Sunday, March 8, 2009

ECB Corridor

December 19

• ECB has re-widened the rate corridor to 200bp effective on 21 January, reversing its 9 October decision. The move is an attempt to discourage the use of ECB’s deposit facility, revive bank lending, and help normalize money markets.

• The move is likely to lead to lower eonia rates and perhaps slightly lower euribor rates. But the effects are likely to be quite small. The widening of the rate corridor also puts pressure on the already hardpressed banking sector.

• We do not expect this initiative to revive bank lending, and are somewhat puzzled by ECB’s obsession with the amount on deposit, i.e. ECB would get much better results from proceeding with plans for a clearing house for interbank loans.

Fiddling while Rome burns Rate corridor re-widened to 200bp Yesterday the ECB announced that it will re-widen the corridor of standing facilities to 200bp effective from 21 January next year. This reverses ECB’s decision from 9 October last year when it reduced the corridor to 100bp. This means that the marginal lending rate will be 3.5% and the deposit rate 1.5% from 21 January (minus whatever ECB cuts on16 January). The ECB kept the weekly fixed rate tender procedure with the full allotment unchanged. So, unlimited liquidity is still in place.

Marginal lending is much less than earlier in the crisis, and the ECB’s decision is mainly aimed at reducing the amount in the deposit facility.

Massive amounts are deposited at the ECB facility, which is clearly bothering it. ECB’s aim is to encourage banks to increase lending in the economy and improve the functionality of money markets. The big question is whether it works.

The o/n eonia fixing is approximately 25bp lower than the refi rate at the moment. In more normal times eonia on average is slightly above the leading interest rate. The lowering of the deposit rate will probably lower the o/n Eonia fixing somewhat, and hence pull longer eonia rates lower in the process. This may also have a slightly positive effect on euribor rates, as a wider spread makes euribor slightly more interesting.

However, there are also effects pulling in the opposite direction. Namely, banks are being punished for using both the lending facility and most importantly the deposit facility, adding to the banking sector’s problems. This could lead to less liquidity being drawn in the ECB and hence less being placed on deposit. This would not have any positive effect despite lowering the amount on deposit. This does not solve much We are very aware of the money market problems and the importance of improving the credit dynamics in Euroland. But this initiative is not a big piece in the solution, i.e. in our view ECB would get much better results from going forward with plans for a clearing house for interbank loans. Should the widening of the rate corridor not significantly lower the amounts deposited at the ECB, further penalties could be in the pipeline. We believe the ECB will cut the refi rate by 50bp effective on 21 January as well. This will take the refi rate to 2%, the marginal lending rate to 3% and the deposit rate to 1%.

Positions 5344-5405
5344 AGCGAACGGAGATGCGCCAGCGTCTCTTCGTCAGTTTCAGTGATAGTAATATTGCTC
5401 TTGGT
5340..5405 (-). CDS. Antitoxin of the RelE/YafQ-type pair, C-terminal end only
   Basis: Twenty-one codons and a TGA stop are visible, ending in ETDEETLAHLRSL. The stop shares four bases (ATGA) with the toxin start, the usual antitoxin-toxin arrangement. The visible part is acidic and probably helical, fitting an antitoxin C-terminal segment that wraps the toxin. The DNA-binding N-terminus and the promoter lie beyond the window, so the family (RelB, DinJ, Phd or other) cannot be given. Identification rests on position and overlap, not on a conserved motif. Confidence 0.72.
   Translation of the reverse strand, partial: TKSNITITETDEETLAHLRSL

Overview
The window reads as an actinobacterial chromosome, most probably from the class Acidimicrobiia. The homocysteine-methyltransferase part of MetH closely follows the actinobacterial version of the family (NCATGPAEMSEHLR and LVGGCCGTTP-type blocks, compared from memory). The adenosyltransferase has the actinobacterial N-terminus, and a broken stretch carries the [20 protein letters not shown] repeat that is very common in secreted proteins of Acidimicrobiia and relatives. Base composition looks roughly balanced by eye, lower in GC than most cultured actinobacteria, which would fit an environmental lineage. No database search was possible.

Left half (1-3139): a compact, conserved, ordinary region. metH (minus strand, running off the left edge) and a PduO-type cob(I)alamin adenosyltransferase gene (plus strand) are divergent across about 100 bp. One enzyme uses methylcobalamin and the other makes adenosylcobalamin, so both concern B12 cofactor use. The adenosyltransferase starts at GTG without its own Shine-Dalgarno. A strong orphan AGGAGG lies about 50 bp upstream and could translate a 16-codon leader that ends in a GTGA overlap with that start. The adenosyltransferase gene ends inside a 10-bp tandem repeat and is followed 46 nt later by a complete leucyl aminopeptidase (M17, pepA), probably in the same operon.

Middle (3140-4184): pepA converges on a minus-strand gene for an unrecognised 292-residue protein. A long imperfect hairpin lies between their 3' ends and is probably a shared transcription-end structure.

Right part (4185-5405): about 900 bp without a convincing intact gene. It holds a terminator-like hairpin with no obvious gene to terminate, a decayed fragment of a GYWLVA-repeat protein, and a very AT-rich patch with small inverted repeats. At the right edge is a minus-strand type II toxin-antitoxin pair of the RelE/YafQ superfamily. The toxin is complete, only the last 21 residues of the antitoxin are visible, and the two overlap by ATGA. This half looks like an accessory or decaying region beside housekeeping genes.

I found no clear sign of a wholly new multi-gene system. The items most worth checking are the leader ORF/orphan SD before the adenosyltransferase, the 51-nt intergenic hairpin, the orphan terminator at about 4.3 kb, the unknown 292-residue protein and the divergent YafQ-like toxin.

Eonia Swaps

With the advent of the Euro, the transformation of numerous national markets into a single currency market has provided an excellent opportunity for the development of new benchmarks such as the EURIBOR (unsecured) and EUREPO (secured) indices for the money market. This new environment led to an increasingly homogenous and integrated swap market in the euro area. The growth of the European swap market over the last seven years has also been accompanied by greater diversity in the range of actors using interest rate swaps.

The Euro OverNight Index Average or EONIA swap market was one of the most dramatically affected sectors within the financial markets. There has been a dynamic growth in the size of the EONIA swap market in recent years. Tight bidoffer spreads and increasingly high daily volumes have built the basis for a very liquid product. Electronic trading platforms have created even greater price transparency. According to the European Central Bank’s regular money market survey, total trading volume has almost tripled between 2000 and 2006. This sharp increase in volume and the fact that EONIA Swaps are the most liquid segment of the euro money market reflects the benchmark character the EONIA swap market plays within the euro money market derivative product range. Therefore EURIBOR ACI and the European Banking Federation (FBE) decided to introduce a new Index, the EONIA Swap Index. This new index was established on 20 June 2005, and will further stimulate the overnight index swap (OIS) swap market, with the development of new products derived from the EONIA Swap Index currently in progress.

What is an EONIA Swap?

An EONIA swap is similar to a plain vanilla interest rate swap transaction i.e. an exchange of a fixed rate interest cash flow for a variable rate cash flow or viceversa. In essence, one interest rate is received, while at the same time the other one is paid. That is, at the time an EONIA swap is concluded, the parties determine the payer and the receiver of the fixed interest rate, with the variable interest rate being exchanged in the opposite direction. Upon settlement, only the net cash flows are paid one business day after maturity. The nominal amount on which the interest payments are calculated is not exchanged. The diagram below illustrates the structure of an EONIA Swap. For example, a payer in an EONIA Swap transaction pays a fixed rate and receives a floating rate pegged to the daily EONIA setting.

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